Why “From Me to We”?

Start With Why: Simon Sinek

As an educator and a person of Indigenous Ancestry I have chosen to focus much of my professional learning on creating education that embraces each student as an individual. That strived to include and ignite all learners. In the past this meant putting up a variety of cultural artifacts and inviting students to bring their physical culture, sharing music and holiday customs, and a myriad of other pieces that while they were important, turned out to be surface culture. I didn’t understand that while students need to see their culture represented in physical form, these surface cultural pieces alone do not allow students to access their learning deeply. However, through a collision of many stories and learning our team discovered where the access point was, and from there it has become our, (and many other educators) resolution to learn and embed Culturally Responsive Teaching in our classrooms, schools, and districts.

Interview with Zaretta Hammond “Culturally Responsive Teaching and the Brain”


For the purpose of laying the story out as it spun, and explaining the power of these three circles, we start with “Me, Family, Community”. This pedagogical trio has been shown to us in a variety ways over the years. It is a deeply Indigenous concept that comes from the principle of:

  • Me: Creating space time and opportunity for children to learn who they are, what makes them unique, what feeds their purpose. Allows the learner time to sit with information, to make prior connections and access their curiosity free from the influence of others.
  • Family: Once the student knows their strengths they are able to work with purpose and integrity as a family member. It is here that we give them explicit tools of working with a family. The language of family, purposeful conflict, and other dynamics. (A family can be a small group, a classroom, a school or a town. The Family is reflexive, it takes on a variety of shapes just like the Community, depending on what is needed from it.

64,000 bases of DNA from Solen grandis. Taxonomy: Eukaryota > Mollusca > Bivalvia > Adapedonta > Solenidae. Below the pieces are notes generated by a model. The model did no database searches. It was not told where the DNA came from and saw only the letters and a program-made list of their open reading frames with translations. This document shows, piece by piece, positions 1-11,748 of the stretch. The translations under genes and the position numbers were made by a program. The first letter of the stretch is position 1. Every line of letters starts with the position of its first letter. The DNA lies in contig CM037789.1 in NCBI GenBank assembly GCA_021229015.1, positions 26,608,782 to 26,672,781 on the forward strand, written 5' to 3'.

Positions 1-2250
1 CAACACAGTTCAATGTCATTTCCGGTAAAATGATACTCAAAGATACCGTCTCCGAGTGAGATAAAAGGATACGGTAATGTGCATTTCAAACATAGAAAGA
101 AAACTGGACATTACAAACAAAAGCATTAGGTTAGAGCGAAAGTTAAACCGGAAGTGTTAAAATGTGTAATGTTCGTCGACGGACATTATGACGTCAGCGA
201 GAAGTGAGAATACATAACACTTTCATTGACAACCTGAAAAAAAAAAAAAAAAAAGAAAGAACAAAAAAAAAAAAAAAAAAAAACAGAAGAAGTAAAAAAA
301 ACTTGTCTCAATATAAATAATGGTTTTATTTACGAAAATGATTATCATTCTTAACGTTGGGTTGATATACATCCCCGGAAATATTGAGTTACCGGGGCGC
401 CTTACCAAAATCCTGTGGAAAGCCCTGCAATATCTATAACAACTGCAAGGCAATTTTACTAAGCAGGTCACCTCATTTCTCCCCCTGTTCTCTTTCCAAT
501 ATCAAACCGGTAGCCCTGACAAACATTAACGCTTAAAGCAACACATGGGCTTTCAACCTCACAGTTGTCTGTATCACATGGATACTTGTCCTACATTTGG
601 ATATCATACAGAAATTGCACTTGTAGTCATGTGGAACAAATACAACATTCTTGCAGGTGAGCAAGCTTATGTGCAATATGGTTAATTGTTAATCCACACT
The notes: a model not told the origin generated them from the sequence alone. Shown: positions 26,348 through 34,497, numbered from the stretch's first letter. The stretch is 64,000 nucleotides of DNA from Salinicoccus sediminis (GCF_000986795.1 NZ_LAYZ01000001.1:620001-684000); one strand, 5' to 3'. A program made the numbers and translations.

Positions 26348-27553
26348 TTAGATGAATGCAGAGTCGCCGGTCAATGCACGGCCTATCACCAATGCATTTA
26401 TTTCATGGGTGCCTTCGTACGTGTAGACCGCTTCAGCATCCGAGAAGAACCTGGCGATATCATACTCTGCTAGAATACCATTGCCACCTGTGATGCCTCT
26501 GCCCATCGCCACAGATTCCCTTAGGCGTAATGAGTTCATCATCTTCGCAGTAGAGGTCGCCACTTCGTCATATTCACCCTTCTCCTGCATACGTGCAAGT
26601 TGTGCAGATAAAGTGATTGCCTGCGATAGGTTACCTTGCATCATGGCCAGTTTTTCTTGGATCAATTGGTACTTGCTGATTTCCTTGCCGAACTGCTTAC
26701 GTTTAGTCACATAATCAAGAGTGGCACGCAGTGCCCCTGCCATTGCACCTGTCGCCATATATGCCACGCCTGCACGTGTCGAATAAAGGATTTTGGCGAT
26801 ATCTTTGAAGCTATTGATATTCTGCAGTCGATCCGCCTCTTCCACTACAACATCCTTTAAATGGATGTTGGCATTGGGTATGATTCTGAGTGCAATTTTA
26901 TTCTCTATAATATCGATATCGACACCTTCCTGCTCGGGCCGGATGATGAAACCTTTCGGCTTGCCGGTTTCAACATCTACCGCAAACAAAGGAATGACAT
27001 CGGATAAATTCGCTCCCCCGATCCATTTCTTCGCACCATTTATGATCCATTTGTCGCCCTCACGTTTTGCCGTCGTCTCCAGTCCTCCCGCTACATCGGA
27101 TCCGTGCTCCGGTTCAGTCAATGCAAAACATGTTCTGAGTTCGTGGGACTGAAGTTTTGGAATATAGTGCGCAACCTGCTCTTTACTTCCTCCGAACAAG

• The Community: The Village is the place the student is able to enter either as a family or alone. They bring their talents and strengths to support work that matters and has impact at system level.

Though this platform is Indigenous in origin, it is used by countless large companies and other organizations. Nothing strengthens or empowers people more than learning who they are, what they need to do well, then giving them the tools and time to build together..

Rosanna was first introduced to this system while working on her Masters, and when she saw it she was brought back to a time she had a powerful conversation with an incredible Wet’suwet’en woman who came to a high school she was working in. She and her drum circle came to bring dancing and music to Rosanna’s students, with grace and patience she showed all the student body what it looked and sounded like to celebrate and invest in one’s culture. After the performance was over Rosanna spoke with her for a time and she told her something that was later brought to life 1700 kilometres and months away.

“My culture feeds who I am. It helps me navigate and explore what is important to me and gives me the voice I need to tell my story, I want this for all children. No matter where they came from or what Nation they are. Until all people know what it is like to be fed by their culture, how will they understand why it is so important to First People?”